II. Natural, Common, and Civil Law.
The law of nature is that law which nature teaches to all animals. For this law does not belong exclusively to the human race, but belongs to all animals, whether of the earth, the air, or the water. Hence comes the union of the male and female, which we term matrimony; hence the procreation and bringing up of children. We see, indeed, that all the other animals besides men are considered as having knowledge of this law.
1. Civil law is thus distinguished from the law of nations. Every community governed by laws and customs uses partly its own law, partly laws common to all mankind. The law which a people makes for its own government belongs exclusively to that state and is called the civil law, as being the law of the particular state. But the law which natural reason appoints for all mankind obtains equally among all nations, because all nations make use of it. The people of Rome, then, are governed partly by their own laws, and partly by the laws which are common to all mankind. We will take notice of this distinction as occasion may arise.
2. Civil law takes its name from the state which it governs, as, for instance, from Athens; for it would be very proper to speak of the laws of Solon or Draco as the civil law of Athens. And thus the law which the Roman people make use of is called the civil law of the Romans, or that of the Quirites; for the Romans are called Quirites from Quirinum. But whenever we speak of civil law, without adding the name of any state, we mean our own law; just as the Greeks, when “the poet” is spoken of without any name being expressed, mean the great Homer, and we Romans mean Virgil.
The law of the nations is common to all mankind, for nations have established certain laws, as occasion and the necessities of human life required. Wars arose, and in their train followed captivity and then slavery, which is contrary to the law of nature; for by that law all men are originally born free. Further, by the law of nations almost all contracts were at first introduced, as, for instance, buying and selling, letting and hiring, partnership, deposits, loans returnable in kind, and very many others.
3. Our law is written and unwritten, just as among the Greeks some of their laws were written and others were not written. The written part consists of leges (lex), plebiscita, senatusconsulta, constitutiones of emperors, edicta of magistrates, and responsa of jurisprudents [i.e., jurists].
4. A lex is that which was enacted by the Roman people on its being proposed by a senatorian magistrate, as a consul. A plebiscitum is that which was enacted by the plebs on its being proposed by a plebeian magistrate, as a tribune. The plebs differ from the people as a species from its genus, for all the citizens, including patricians and senators, are comprehended in the populi (people); but the plebs only included citizens [who were] not patricians or senators. Plebiscita, after the Hortensian law had been passed, began to have the same force as leges.
5. A senatusconsultum is that which the senate commands or appoints: for, when the Roman people was so increased that it was difficult to assemble it together to pass laws, it seemed right that the senate should be consulted in place of the people.
6. That which seems good to the emperor has also the force of law; for the people, by the Lex Regia, which is passed to confer on him his power, make over to him their whole power and authority. Therefore whatever the emperor ordains by rescript, or decides in adjudging a cause, or lays down by edict, is unquestionably law; and it is these enactments of the emperor that are called constitutiones. Of these, some are personal, and are not to be drawn into precedent, such not being the intention of the emperor. Supposing the emperor has granted a favor to any man on account of his merit, or inflicted some punishment, or granted some extraordinary relief, the application of these acts does not extend beyond the particular individual. But the other constitutiones, being general, are undoubtedly binding on all.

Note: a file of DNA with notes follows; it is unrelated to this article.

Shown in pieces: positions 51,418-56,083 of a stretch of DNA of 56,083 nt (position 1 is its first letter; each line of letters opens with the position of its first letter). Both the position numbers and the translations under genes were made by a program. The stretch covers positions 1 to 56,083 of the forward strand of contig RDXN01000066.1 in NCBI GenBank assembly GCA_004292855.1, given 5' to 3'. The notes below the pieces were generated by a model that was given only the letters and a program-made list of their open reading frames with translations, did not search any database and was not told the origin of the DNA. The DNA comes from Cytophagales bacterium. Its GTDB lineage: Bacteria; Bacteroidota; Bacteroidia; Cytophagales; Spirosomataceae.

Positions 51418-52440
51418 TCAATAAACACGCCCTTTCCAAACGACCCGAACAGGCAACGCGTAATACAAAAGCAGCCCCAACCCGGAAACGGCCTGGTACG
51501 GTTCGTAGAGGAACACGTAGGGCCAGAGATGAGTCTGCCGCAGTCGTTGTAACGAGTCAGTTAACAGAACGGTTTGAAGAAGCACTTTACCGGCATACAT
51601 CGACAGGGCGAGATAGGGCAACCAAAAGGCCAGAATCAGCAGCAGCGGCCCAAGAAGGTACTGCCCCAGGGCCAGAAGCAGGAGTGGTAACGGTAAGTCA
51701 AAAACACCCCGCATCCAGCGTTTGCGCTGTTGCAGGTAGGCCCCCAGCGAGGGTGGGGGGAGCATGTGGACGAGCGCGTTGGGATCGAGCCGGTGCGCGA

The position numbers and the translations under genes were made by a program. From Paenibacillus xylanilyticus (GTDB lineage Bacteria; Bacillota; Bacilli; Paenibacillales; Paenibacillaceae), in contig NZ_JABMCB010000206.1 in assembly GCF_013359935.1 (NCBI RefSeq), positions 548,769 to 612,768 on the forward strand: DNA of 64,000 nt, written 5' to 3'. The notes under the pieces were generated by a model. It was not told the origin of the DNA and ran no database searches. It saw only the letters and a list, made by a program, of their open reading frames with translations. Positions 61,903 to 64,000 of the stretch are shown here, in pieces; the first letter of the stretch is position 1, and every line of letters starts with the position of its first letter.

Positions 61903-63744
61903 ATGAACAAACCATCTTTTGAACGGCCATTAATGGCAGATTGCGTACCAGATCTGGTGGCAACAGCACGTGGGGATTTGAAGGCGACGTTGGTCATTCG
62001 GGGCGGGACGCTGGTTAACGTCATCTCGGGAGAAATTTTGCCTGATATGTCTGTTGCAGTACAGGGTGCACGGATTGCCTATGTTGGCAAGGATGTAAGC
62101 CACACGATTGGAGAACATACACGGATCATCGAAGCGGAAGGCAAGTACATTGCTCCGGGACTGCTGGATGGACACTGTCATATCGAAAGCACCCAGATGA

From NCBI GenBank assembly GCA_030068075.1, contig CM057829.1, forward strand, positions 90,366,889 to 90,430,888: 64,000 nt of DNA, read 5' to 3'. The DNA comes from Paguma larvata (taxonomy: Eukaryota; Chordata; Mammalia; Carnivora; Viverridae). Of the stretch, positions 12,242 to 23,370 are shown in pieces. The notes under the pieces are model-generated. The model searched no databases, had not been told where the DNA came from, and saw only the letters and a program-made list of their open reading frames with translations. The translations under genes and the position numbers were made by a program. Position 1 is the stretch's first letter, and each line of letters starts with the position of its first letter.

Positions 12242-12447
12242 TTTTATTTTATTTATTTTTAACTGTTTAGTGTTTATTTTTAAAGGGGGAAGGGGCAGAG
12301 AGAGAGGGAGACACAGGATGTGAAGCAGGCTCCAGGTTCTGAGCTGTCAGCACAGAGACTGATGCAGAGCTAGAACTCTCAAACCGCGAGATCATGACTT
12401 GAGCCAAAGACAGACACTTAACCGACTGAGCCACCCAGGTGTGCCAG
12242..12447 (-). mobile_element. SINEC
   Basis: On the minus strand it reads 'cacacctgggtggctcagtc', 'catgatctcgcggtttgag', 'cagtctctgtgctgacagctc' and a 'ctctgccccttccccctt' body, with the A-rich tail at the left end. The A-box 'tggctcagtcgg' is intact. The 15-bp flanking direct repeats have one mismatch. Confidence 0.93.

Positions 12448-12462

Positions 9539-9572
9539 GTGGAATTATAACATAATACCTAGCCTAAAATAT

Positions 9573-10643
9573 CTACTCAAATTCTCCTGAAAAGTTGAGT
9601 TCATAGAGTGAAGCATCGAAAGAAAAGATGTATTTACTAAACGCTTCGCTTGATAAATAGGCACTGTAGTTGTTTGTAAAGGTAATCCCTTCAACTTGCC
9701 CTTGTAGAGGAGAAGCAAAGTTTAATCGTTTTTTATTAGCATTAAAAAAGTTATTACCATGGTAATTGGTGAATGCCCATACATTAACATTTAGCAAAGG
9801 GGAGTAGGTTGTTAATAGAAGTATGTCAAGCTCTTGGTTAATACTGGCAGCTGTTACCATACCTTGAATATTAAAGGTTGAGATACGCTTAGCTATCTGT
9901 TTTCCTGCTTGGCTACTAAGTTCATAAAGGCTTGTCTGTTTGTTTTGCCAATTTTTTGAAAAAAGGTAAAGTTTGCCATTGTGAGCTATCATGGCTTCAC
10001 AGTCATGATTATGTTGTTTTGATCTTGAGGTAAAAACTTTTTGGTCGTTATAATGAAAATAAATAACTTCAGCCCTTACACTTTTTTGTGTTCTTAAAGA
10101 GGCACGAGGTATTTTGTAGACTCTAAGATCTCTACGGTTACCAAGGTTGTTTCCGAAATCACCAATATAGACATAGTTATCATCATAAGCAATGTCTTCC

7. The edicts of the praetors are also of great authority. These edicts are called the ius honorarium, because those who bear honors [i.e., offices] in the state, that is, the magistrates, have given them their sanction. The curule aediles also used to publish an edict relative to certain subjects, which edict also became a part of the ius honorarium.
8. The answers of the jurisprudenti are the decisions and opinions of persons who were authorized to determine the law. For anciently it was provided that there should be persons to interpret publicly the law, who were permitted by the emperor to give answers on questions of law. They were called jurisconsulti; and the authority of their decision and opinions, when they were all unanimous, was such, that the judge could not, according to the constitutiones, refuse to be guided by their answers.
9. The unwritten law is that which usage has established; for ancient customs, being sanctioned by the consent of those who adopt them, are like laws.
10. The civil law is not improperly divided into two kinds, for the division seems to have had its origin in the customs of the two states, Athens and Lacedaemon. For in these states it used to be the case, that the Lacedaemonians rather committed to memory what they observed as law, while the Athenians rather observed as law what they had consigned to writing, and included in the body of their laws.
11. The laws of nature, which all nations observe alike, being established by a divine providence, remain ever fixed and immutable. But the laws which every state has enacted, undergo frequent changes, either by the tacit consent of the people, or by a new law being subsequently passed.